4. Are you planning to continue Dimple’s journey? Could we see her beyond the college ages?
Yes! For a long time I’ve felt that, having experienced NYC and Bombay, a natural next step would be for Dimple to explore London. I’ve lived here many years now, so it’s become another one of my ‘homes’, my swimming cities. And possibly Paris as well—where I lived years ago (and was neighbors with the man who would become my husband, my jeevansaathi…seven years before we met at a Pakistani friend’s Christmas-tree-lighting party in NYC!).
5. How did you decide on creating the book track for the novel?
It just felt like a natural way for me to explore and express this story: Books and music have been a part of my life since I was a child, and as an adult (grown child) I was the frontwoman in bands in NYC and London. I’d also already made an album of original songs to accompany my first novel, prequel, “Born Confused” two years after that book first released: When We Were Twins (which was featured in Wired Magazine for being the first ever ‘booktrack’— exciting!).
Although Bombay Blues/Spleen can be read/heard independently, for me they’re one tale relayed across multiple media—a kind of love song to Bombay: “Bombay Blues” is my prose poem to Bombay; “Bombay Spleen” is the sonic part of this same tale (the title is a reference to Baudelaire’s Paris Spleen, his prose-poem to Paris, which heroine Dimple Lala is reading when the story opens).
I knew from early on that I wanted “Bombay Blues” to have the feel of a piece of music (the book is an exploration of the blues on many levels, including the musical sense, too, but the joyful tones as well). Likewise, I wanted the album to have the feel of a story—and to not only create an arc that would parallel the heroine’s journey in Bombay Blues, but also one that would trace the story of Bombay itself, from its beginnings as seven islands later reclaimed to become the city we know today[…].
6. How much of your own life did you infuse into Dimple’s?
Though the plotlines of both of my novels are fictitious, every question Dimple explores and emotion she experiences, I have explored and experienced—if not before writing her, then certainly during the writing process! In “Born Confused,” I drew as well from my years of living in NYC, my own discovery of the South Asian club scene. “Bombay Blues” was a whole other journey as I never lived in Bombay except a couple of years as a baby. I was very aware of the fact of Dimple’s outsider-insider point of view; in fact, in “Bombay Blues” she refers to her gaze sometimes as seeing with “NR-eyes.” And as the writer I certainly wanted to know the terrain well—the internal landscapes of the characters, but the actual city itself: So, I’ve been in every room, temple, street, setting in Bombay Blues…far more than made it into the final book! I jumped the barrier of Juhu Beach past curfew and ran up the length of the beach to make sure to get the details right for a particular scene. I lay down on my back at Victoria Terminus to photograph the Star Chamber for the scene where Dimple does so. I went to the 4 a.m. darshan—and also the 4 a.m. afterparty. I traveled on foot, by train, by taxi, by tuk-tuk—and even got in a rickshaw accident (not on purpose!)…which ended up in the story, too.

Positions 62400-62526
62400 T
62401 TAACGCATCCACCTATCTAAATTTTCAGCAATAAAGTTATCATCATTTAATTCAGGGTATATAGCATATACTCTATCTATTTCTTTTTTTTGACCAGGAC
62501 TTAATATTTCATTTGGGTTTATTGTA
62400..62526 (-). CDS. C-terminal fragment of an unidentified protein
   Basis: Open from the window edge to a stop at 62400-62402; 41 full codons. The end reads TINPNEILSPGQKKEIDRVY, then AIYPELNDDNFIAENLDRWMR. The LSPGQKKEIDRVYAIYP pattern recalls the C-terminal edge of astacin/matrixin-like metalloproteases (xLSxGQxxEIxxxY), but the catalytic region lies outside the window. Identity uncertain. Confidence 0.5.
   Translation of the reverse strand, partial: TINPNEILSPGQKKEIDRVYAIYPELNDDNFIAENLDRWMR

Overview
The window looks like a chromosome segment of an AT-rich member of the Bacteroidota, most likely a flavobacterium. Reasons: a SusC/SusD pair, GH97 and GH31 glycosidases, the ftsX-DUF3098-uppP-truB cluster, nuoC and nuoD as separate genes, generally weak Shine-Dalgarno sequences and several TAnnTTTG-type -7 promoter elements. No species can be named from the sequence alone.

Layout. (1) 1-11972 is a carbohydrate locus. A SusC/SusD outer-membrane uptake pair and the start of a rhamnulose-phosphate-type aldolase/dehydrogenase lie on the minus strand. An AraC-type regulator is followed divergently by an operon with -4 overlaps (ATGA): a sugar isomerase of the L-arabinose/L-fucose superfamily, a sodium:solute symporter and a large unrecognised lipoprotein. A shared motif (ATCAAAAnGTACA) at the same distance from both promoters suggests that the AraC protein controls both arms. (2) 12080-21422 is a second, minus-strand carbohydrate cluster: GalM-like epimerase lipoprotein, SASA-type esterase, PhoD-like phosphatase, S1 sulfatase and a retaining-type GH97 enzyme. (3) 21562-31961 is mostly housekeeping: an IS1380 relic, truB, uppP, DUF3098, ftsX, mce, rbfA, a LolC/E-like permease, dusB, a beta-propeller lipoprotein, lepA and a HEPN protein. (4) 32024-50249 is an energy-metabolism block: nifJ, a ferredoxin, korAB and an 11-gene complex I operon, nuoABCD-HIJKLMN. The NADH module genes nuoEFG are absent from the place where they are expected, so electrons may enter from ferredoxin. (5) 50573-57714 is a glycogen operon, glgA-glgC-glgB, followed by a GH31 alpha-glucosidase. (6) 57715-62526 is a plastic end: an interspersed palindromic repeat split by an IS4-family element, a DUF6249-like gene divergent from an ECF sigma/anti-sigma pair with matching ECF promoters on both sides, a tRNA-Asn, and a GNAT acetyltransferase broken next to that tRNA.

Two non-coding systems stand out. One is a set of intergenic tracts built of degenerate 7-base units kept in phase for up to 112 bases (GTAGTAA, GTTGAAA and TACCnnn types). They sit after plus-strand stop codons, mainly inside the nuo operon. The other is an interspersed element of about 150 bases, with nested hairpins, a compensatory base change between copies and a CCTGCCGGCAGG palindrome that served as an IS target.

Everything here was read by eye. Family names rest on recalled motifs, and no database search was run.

Though Dimple doesn’t need to know everything about the city she’s exploring, I needed to make sure to always know more than her. A significant part of the writing process—and my overwriting process in draft one—was for this reason: I wanted to be sure to show myself I knew enough about the place I was writing, even though I often had to eventually pare back this information from Dimple’s perspective. I felt it would have been disrespectful to Bombay itself—and my story—not to do this. After all, the main reason I wrote “Bombay Blues” to begin with was to forge a true and (re)newed connection to this city. To get to know better the one that (nearly) got away.